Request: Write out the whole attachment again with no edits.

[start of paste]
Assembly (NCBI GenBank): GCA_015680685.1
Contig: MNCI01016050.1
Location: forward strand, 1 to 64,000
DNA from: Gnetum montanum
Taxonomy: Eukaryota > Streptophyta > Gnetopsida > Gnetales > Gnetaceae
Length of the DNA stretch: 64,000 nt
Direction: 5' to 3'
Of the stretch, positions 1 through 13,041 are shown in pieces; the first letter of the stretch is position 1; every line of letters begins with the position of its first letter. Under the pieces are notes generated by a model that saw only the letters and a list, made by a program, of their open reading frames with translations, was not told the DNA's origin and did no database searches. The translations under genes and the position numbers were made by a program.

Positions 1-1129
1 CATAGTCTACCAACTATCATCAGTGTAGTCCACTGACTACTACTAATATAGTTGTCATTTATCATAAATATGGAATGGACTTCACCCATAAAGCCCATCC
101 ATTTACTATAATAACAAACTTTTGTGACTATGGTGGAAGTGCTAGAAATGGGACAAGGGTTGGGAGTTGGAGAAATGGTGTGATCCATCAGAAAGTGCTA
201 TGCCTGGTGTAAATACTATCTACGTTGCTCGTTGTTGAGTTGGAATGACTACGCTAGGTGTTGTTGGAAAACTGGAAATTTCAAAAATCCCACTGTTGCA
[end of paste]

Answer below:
Assembly (NCBI GenBank): GCA_015680685.1
Contig: MNCI01016050.1
Location: forward strand, 1 to 64,000
DNA from: Gnetum montanum
Taxonomy: Eukaryota > Streptophyta > Gnetopsida > Gnetales > Gnetaceae
Length of the DNA stretch: 64,000 nt
Direction: 5' to 3'
Of the stretch, positions 1 through 13,041 are shown in pieces; the first letter of the stretch is position 1; every line of letters begins with the position of its first letter. Under the pieces are notes generated by a model that saw only the letters and a list, made by a program, of their open reading frames with translations, was not told the DNA's origin and did no database searches. The translations under genes and the position numbers were made by a program.

Positions 1-1129
1 CATAGTCTACCAACTATCATCAGTGTAGTCCACTGACTACTACTAATATAGTTGTCATTTATCATAAATATGGAATGGACTTCACCCATAAAGCCCATCC
101 ATTTACTATAATAACAAACTTTTGTGACTATGGTGGAAGTGCTAGAAATGGGACAAGGGTTGGGAGTTGGAGAAATGGTGTGATCCATCAGAAAGTGCTA
201 TGCCTGGTGTAAATACTATCTACGTTGCTCGTTGTTGAGTTGGAATGACTACGCTAGGTGTTGTTGGAAAACTGGAAATTTCAAAAATCCCACTGTTGCA